Critical unauthorised RCE vulnerability in MSMQ service
Check Point Research recently discovered three vulnerabilities in the "Microsoft Message Queuing" service, commonly known as MSMQ.
These vulnerabilities were disclosed to Microsoft and patched in the April Patch Tuesday update. The most severe of these, dubbed QueueJumper by CPR (CVE-2023-21554), is a critical vulnerability that could allow unauthorised attackers to remotely execute arbitrary code in the context of the Windows service process mqsvc.exe.
Three vulnerabilities in the MSMQ service were discovered, with all of them patched in the April Patch Tuesday update:
CVE-2023-21554 (QueueJumper) — Unauthorised Remote Code Execution
CVE-2023-21769 — Unauthorised Remote Application Level DoS (service crash)
CVE-2023-28302 — Unauthorised Remote Kernel Level DoS (Windows BSOD)
The most significant vulnerability allows unauthorised attackers to execute arbitrary code in the context of the Windows service process, mqsvc.exe.
MSMQ is provided as an optional Windows component and is still available on all Windows operating systems, including the latest Windows Server 2022 and Windows 11
According to Microsoft, Microsoft Message Queuing is a message infrastructure and a development platform for creating distributed, loosely-coupled messaging applications for the Microsoft Windows operating system. Message Queuing applications can use the Message Queuing infrastructure to communicate across heterogeneous networks and with computers that may be offline. Message Queuing provides guaranteed message delivery, efficient routing, security, transaction support, and priority-based messaging.
The most recent Microsoft documents discussing the service were updated in 2016. Some MSMQ experts published a blog post in January 2020 exploring the retiring trend of the service. Despite being considered a "forgotten" or "legacy" service, MSMQ is still available on all Windows operating systems, including the latest Windows Server 2022 and Windows 11 and is provided as an optional Windows component. Users can easily enable the service via the Control Panel or via PowerShell command “Install-WindowsFeature MSMQ-Services”.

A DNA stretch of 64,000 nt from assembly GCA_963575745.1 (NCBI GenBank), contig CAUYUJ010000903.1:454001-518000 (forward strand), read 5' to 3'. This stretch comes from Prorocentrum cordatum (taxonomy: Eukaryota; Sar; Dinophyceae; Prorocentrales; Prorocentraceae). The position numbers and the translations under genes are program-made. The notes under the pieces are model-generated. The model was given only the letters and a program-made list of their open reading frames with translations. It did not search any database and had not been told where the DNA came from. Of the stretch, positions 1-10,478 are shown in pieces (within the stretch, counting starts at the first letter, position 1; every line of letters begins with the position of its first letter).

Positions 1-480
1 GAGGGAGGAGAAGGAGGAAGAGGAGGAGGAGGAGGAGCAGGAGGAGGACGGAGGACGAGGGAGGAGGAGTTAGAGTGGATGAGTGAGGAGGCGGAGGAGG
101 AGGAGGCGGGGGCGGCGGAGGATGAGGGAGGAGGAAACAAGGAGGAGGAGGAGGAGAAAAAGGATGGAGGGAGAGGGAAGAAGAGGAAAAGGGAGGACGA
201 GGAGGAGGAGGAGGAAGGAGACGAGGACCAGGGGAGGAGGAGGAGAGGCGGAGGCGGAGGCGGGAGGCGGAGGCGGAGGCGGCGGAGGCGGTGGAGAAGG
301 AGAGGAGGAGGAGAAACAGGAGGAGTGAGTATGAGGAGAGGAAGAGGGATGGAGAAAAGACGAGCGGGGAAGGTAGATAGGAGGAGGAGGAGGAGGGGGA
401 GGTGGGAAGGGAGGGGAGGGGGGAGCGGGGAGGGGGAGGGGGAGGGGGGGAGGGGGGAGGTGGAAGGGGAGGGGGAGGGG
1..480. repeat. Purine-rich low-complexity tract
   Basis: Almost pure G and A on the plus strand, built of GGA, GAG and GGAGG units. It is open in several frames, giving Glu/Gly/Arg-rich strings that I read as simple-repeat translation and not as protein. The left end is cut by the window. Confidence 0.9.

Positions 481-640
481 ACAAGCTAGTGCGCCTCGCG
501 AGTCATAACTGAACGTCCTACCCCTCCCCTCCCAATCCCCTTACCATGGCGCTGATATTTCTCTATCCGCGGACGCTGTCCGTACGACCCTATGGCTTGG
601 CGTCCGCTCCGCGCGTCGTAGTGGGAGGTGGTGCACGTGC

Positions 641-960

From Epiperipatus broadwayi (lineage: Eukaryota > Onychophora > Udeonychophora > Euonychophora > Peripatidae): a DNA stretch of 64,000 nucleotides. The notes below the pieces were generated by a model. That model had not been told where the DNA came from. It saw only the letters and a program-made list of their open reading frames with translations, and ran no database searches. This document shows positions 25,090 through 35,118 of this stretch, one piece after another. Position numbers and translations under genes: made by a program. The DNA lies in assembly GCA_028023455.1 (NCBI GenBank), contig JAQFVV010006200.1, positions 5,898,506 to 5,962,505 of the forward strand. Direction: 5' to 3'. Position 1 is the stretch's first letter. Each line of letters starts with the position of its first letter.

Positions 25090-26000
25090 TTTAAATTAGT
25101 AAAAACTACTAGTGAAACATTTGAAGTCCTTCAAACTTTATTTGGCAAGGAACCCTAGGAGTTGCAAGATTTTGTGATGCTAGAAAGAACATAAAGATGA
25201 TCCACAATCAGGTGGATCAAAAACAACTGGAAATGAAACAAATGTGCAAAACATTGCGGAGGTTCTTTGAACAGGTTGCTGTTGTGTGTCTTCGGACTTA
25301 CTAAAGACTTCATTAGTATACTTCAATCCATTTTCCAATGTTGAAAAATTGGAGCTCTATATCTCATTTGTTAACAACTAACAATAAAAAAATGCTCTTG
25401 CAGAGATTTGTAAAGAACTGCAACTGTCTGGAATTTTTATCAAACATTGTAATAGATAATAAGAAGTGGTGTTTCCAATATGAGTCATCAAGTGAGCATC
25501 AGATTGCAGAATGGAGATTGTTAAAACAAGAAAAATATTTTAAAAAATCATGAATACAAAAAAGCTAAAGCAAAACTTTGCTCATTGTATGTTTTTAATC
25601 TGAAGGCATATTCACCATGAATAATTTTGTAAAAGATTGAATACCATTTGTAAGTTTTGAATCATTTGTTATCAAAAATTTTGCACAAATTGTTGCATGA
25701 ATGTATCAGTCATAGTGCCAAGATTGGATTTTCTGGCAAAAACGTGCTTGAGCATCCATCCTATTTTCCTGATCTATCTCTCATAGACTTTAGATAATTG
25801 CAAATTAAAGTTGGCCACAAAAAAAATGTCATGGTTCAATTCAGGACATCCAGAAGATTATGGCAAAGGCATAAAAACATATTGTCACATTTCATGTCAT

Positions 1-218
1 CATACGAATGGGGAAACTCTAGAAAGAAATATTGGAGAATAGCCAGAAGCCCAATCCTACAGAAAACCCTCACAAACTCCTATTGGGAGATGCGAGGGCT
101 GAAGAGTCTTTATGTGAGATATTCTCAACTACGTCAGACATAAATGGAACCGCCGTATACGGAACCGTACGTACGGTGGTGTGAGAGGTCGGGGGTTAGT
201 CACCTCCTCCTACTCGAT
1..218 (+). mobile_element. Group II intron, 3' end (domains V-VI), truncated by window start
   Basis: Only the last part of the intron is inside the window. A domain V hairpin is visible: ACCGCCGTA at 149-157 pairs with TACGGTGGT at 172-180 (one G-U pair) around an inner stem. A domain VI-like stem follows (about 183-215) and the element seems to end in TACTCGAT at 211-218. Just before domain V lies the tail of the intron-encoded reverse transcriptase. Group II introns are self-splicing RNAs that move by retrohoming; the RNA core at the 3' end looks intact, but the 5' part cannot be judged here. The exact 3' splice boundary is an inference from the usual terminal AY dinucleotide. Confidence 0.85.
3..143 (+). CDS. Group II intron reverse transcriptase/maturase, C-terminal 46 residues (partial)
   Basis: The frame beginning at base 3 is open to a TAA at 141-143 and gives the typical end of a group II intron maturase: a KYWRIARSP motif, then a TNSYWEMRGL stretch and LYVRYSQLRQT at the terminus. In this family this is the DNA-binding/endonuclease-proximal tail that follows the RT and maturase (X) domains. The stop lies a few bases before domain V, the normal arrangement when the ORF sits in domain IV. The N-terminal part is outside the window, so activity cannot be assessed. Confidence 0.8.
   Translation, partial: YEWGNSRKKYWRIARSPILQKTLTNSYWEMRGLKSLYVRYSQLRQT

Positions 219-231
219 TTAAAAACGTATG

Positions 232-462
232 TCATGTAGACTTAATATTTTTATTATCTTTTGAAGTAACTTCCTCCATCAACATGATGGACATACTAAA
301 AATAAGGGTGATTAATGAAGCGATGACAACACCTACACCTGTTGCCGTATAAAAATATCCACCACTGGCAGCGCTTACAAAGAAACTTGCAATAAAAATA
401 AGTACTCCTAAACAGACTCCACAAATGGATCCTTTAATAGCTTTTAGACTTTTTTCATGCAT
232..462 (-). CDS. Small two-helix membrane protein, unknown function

The QueueJumper Vulnerability
The CVE-2023-21554 vulnerability allows an attacker to potentially execute code remotely and without authorisation by reaching the TCP port 1801. In other words, an attacker could gain control of the process through just one packet to the 1801/tcp port with the exploit, triggering the vulnerability.
The attack vector sends packets to the service port 1801/tcp. In order to have a better understanding of the potential impact in the real world of this service, CPR did a full Internet scan. It found that more than ~360,000 IPs have the 1801/tcp open to the internet and are running the MSMQ service.
Note that this only includes the number of hosts facing the Internet and does not account for computers hosting the MSMQ service on internal networks, where the number should be far more.
The MSMQ service is a "middleware" service that some popular software relies on. When the user installs the popular software, the MSMQ service is enabled on Windows, which may be done without the user’s knowledge.
Protection & Mitigation
CPR recommends all Windows admins check their servers and clients to see if the MSMQ service is installed. Users can check if there is a service running named ‘Message Queuing’, and TCP port 1801 is listening on the computer. If it is installed, double-check if it is needed. Closing unnecessary attack surfaces is a good security practice.
"For this particular vulnerability we discussed, we recommend users install Microsoft's official patch as soon as possible," CPR says.
"If your business requires MSMQ but is unable to apply Microsoft's patch right now, you may block the inbound connections for 1801/tcp from untrusted sources with Firewall rules (for example, blocking Internet connections to 1801/tcp for Internet-facing machines), as a workaround.
"Check Point IPS has developed and deployed a signature named “Microsoft Message Queuing Remote Code Execution (CVE-2023-21554)” to detect and protect our customers against the QueueJumper vulnerability."